It’s the sixth anniversary of my taking this photo, which was sometime in the middle of my first week of combination radiation and immunotherapy treatment to try to chase the tumors from my lungs. This was the gowned waiting room in the radiation department, located in the basement of the NYU Cancer Center.
(Spoiler alert: it is six years later, and there are no more tumors on my lungs.)
I think what’s so riveting to me about this photo is the absence of people. It was 5 p.m., not a very popular time for treatment, but they’d had to schedule mine in a hurry, so I went with what would work. That would have thrown our family schedule into disarray, since I would have normally been home with the kids at that hour.
As I look at the photo, memories flood back: the radiation technician who was genuinely surprised I refused to let him tattoo the spots where the beams would need to go (he gave me waterproof stickers instead). The women sitting in the waiting area with me, all of us in seersucker gowns, either trying hard not to connect with each other, or trying too hard (I was mostly the former).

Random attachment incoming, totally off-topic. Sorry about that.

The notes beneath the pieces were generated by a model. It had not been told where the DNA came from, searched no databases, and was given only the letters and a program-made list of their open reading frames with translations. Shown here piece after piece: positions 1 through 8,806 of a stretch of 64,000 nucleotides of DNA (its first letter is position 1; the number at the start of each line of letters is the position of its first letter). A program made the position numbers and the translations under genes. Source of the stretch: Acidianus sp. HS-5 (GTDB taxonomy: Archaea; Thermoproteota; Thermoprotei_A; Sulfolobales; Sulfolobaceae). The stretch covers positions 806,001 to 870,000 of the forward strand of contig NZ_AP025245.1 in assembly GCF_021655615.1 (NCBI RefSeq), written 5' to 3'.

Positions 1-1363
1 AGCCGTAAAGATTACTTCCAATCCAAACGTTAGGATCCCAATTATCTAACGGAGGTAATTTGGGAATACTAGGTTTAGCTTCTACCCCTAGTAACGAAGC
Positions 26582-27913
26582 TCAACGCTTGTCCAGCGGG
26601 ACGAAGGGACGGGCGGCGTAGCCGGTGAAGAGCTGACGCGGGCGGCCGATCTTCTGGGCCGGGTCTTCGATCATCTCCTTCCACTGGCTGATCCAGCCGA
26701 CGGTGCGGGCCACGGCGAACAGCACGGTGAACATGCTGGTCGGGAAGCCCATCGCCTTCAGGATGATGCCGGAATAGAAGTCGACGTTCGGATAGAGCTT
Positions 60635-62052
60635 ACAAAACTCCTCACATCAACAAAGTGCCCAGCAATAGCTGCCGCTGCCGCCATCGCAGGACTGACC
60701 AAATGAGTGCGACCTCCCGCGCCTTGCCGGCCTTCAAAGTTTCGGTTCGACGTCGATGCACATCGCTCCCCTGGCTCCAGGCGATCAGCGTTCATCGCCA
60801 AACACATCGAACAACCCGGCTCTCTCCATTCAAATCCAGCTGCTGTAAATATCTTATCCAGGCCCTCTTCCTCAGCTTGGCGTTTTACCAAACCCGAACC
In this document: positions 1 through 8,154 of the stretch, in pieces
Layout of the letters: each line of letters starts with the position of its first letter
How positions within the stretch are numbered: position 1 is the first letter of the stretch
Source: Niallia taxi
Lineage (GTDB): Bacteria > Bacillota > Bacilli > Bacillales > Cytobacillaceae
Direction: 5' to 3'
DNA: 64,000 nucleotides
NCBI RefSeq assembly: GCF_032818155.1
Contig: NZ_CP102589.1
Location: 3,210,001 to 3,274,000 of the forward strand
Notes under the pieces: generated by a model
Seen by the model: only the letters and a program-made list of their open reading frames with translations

One afternoon, there was a woman sitting next to me in the waiting room with the most fabulously strange shoes on, like lace-up high heeled oxfords crossed with red patent overshoes from outer space. I was considering asking her where she’d gotten them when they called her in, by her last name and first name, like everyone else, and I realized she was a very famous artist.
Another afternoon, I needed to use the restroom and there was a cop posted outside of it. A prisoner had come for her radiation treatment, and was using the bathroom before heading back to the van that would take her back to jail. I thought for a long time about those precious few moments she had to herself in the cancer center restroom, before the handcuffs went back on. The violent juxtaposition of high-level cancer care with the certain squalor to which she would be returning was too much to bear.
I think this blog is approaching its sixth anniversary, too, because Yom Kippur was yesterday, and six years ago on Yom Kippur was when I decided to skip observing the holiday in order to take stock of my new life as a metastatic cancer patient and decide what this blog would be (and wouldn’t be).
I’m still so grateful to still be here. I’m still gutted about the people who aren’t. And I resumed observing Yom Kippur, because I find it helpful, in the absence of any actual healing I can perform, to pray for the health of others. Just in case it helps.
I want to thank you for still being there, reading along. I hope you are doing fine, or as fine as is possible in a world like today’s. I will keep doing fine as long as I can. So far, that’s been longer than anyone could have imagined.